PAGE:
On 25 May 2018, the General Data Protection Regulation (GDPR) will come into effect. It establishes new rules at European level for all companies that collect personal data, whether from their employees (companies with over 250 employees) or their customers, or even their subcontractors, since the law introduces the notion of shared responsibility if a subcontractor fails to comply with this regulation.
The GDPR applies to any structure that collects personal data about European citizens. What is meant by personal data? Data that can be used to identify a person, such as a name, an email address or IP, as well as a cookie or photo.
European law states that “Everyone has the right to the protection of personal data concerning him or her”.
Impacts on online business
Certain provisions of the law involve major computer and technical changes, such as the request for consent when collecting data or the right to be forgotten. You therefore have a few weeks left to bring your site, forms and archiving systems into line with the legal changes.
The law insists on collecting only the data necessary for a particular purchase and clearly informing the customer of the terms of this collection: “Any processing of personal data should be lawful and fair. It should be transparent to natural persons that personal data concerning them are collected, used, consulted or otherwise processed and to what extent the personal data are or will be processed”.
Customers therefore have to give their consent when providing personal information, via a form. Furthermore, when the customer agrees to receive information, he must know exactly what the purpose of this registration will be.
Finally, the customer can, if he wishes, easily access the personal data collected about him. At his request, you will have to send it to him in a readable format.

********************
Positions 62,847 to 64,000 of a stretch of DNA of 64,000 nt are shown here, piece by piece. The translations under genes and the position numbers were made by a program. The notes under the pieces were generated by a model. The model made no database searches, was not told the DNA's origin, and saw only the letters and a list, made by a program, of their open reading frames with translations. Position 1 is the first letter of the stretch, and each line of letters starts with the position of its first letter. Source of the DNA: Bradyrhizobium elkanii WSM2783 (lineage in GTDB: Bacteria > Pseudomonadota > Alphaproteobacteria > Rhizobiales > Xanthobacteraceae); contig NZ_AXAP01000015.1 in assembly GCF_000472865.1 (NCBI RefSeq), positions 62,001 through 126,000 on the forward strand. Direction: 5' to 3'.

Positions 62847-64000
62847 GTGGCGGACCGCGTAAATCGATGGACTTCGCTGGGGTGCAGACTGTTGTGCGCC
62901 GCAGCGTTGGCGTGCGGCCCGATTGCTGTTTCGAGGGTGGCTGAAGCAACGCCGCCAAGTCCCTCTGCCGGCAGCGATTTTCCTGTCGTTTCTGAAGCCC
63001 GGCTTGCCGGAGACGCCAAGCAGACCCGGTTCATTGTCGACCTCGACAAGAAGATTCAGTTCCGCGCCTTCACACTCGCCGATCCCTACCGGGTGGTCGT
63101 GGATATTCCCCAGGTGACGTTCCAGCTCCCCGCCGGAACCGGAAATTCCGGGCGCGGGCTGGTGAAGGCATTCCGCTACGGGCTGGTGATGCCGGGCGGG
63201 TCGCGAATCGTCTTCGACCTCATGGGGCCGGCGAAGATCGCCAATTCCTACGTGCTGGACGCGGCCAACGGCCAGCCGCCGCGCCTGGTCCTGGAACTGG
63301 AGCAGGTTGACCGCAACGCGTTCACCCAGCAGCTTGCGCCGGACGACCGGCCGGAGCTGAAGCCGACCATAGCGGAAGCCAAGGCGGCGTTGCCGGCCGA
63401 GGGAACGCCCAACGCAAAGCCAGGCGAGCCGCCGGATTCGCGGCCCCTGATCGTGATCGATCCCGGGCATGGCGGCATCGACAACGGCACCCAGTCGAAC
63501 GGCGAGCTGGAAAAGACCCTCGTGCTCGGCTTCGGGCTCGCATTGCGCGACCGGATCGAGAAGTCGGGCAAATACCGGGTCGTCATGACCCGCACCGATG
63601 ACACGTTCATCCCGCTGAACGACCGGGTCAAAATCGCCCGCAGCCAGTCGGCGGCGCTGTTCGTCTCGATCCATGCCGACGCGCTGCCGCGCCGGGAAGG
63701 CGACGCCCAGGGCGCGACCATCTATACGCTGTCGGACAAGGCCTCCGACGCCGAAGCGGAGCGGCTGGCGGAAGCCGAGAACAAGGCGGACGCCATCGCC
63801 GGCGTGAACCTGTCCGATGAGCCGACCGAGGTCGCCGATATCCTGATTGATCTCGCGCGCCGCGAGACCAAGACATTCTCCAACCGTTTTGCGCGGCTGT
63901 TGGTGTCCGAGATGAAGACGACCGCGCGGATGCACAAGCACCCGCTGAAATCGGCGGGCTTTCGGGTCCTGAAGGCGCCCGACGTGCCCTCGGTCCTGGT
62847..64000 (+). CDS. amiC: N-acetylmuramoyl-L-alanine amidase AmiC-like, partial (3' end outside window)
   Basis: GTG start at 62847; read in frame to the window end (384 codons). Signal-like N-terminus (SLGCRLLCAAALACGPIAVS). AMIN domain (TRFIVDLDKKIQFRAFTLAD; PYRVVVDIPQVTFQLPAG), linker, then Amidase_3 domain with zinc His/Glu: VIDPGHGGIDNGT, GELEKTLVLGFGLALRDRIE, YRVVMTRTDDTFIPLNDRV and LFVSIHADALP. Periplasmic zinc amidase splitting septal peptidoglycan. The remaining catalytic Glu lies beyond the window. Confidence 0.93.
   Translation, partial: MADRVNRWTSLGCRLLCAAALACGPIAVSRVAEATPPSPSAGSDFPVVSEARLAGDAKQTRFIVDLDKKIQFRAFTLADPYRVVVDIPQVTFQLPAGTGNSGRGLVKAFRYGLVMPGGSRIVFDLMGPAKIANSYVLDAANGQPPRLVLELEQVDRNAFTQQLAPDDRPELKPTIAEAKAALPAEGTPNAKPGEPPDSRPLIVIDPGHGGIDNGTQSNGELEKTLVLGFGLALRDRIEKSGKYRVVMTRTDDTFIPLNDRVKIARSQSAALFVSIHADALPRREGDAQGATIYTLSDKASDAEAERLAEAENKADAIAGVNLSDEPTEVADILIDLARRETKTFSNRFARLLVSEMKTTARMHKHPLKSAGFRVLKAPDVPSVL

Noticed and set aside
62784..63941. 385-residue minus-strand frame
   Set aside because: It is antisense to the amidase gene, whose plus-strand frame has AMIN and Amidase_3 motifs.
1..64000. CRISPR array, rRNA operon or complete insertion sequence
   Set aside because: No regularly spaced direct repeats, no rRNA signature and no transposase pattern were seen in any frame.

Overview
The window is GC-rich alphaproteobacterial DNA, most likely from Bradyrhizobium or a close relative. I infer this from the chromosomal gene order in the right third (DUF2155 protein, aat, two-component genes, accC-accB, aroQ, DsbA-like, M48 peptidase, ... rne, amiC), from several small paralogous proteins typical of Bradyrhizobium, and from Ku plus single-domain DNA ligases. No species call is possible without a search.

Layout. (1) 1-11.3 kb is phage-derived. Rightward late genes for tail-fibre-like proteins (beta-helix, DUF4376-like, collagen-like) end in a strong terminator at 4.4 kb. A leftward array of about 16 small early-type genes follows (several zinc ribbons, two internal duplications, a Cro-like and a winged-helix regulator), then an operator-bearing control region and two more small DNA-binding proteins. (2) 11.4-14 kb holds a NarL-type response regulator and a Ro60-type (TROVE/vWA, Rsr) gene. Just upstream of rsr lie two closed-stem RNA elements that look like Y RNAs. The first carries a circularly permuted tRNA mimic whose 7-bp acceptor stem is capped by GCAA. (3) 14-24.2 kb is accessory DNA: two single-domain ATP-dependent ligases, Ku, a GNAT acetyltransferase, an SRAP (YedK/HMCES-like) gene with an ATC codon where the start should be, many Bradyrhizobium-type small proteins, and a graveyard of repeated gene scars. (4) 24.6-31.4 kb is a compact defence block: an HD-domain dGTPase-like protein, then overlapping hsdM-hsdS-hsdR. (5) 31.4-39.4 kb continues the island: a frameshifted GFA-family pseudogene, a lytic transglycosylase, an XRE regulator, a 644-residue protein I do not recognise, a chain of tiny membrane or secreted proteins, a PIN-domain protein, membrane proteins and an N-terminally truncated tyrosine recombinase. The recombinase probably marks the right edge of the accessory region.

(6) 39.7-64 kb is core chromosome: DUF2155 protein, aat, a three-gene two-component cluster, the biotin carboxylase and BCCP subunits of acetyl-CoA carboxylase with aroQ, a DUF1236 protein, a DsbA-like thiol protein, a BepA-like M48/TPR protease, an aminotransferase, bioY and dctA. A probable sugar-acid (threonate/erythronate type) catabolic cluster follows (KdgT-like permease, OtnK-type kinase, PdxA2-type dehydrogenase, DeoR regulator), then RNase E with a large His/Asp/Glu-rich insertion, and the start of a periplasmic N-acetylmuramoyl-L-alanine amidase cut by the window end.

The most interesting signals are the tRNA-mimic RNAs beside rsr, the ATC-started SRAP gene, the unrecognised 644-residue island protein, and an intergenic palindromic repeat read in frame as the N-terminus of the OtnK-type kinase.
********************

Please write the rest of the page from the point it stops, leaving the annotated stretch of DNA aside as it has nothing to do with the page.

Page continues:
Data should be kept for the duration of the transaction only. Inactive customers’ data should be deleted after three years.
Article 17 defines the right to erasure or the “right to be forgotten” in different cases, of which the following:
- The personal data are no longer necessary in relation to the purposes for which they were collected,
- The data subject withdraws consent on which the processing is based
- The personal data have been unlawfully processed etc.
Here are some other important points provided for by the GDPR:
- The e-merchant must be able to prove compliance with this regulation, by keeping up to date a “record of processing activities” referencing all the methods of data processing in terms of organisation, security and erasure.
- He must also ensure that efficient technical resources are used to ensure the ongoing confidentiality, integrity, availability and resilience of personal data. In the event of theft, he must alert the CNIL (French data protection authority) and customers affected within 72 hours.
Note: This article lists for you the main points of this new legal framework. However, we advise you to contact your usual legal advisor to establish and check your compliance.